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Posts Tagged ‘Ordinary Time’

 

The Sundays during the Pentecost cycle develop three great themes.

  1. The first is Baptism and its graces. We are baptized and grounded in the graces of Baptism. Every Sunday is a reminder of Baptism and a small Easter.
  2. The second theme is preparation for the second advent of the Lord. It is treated in detail on the final Sundays of the season.
  3. The remaining theme, the burden of the Sundays midway after Pentecost, may be summarized as the conflict between the two camps. Although we are placed in the kingdom of God, we remain surrounded by the kingdom of the world. Our souls are laboring under Adam’s wretched legacy and waver continually to and fro between two allegiances.

By these three great themes the liturgy covers the whole range of Christian life. In Baptism the precious treasure of the Spirit was conferred. Through it we are God’s children and may call God Father. Through it we have become temples of the Holy Spirit, heirs and brothers of Jesus Christ. Nevertheless, Baptism has not translated us to a paradise without toil or trouble. Rather, we are sent out into a troubled world to work and struggle. We must guard the holy land of our souls against hostile attack. We must learn to know and conquer the enemy, and such is the task that will continue until we have taken our final breaths.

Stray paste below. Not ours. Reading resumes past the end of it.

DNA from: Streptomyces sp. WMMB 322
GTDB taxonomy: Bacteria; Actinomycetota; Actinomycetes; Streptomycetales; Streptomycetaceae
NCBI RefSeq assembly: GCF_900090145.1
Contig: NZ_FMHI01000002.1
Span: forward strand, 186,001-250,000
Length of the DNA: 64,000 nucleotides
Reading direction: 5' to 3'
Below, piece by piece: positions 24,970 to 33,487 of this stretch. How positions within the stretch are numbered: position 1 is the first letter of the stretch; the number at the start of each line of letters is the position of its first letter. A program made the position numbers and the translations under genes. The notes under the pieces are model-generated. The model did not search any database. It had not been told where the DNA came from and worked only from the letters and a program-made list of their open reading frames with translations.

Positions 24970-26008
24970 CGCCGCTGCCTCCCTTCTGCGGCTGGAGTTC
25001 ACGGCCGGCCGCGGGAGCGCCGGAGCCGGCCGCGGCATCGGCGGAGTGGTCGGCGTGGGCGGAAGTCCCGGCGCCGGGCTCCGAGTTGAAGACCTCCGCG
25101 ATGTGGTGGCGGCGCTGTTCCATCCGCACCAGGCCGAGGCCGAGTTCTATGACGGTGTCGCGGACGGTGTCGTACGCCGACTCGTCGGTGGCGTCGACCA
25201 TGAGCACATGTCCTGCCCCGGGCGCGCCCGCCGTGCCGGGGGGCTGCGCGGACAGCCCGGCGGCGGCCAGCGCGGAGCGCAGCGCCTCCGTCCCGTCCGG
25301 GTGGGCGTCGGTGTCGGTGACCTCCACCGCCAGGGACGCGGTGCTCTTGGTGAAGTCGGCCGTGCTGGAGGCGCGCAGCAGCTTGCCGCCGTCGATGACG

The Church serves as both the heroine, who teaches us the art of warfare, and our strong fortress and shield in the conflict. Through Holy Communion, she bestows aid that repeatedly frees the soul from the entanglements of temptation. How does she do this? Courage and strength and perseverance flow from the Word of God in the Service of the Word, and they flow in even fuller measure from Holy Communion. Of ourselves we are helpless creatures, wholly unable to withstand the attack, but in Holy commuion Another battles for us.  The Mightier, Christ, vanquishes the mighty.  By means of Holy Communion, we are enrolled in our  Captain’s forces.  And thus Christ’s battle becomes our battle and His triumph our triumph, and His wondrous strength renders us invincible.

(From  The Church’s Year of Grace by Fr. Pius Parsch-May 18, 1884 – March 11, 1954, quoted in The Treasury of Daily Prayer for 15 June)

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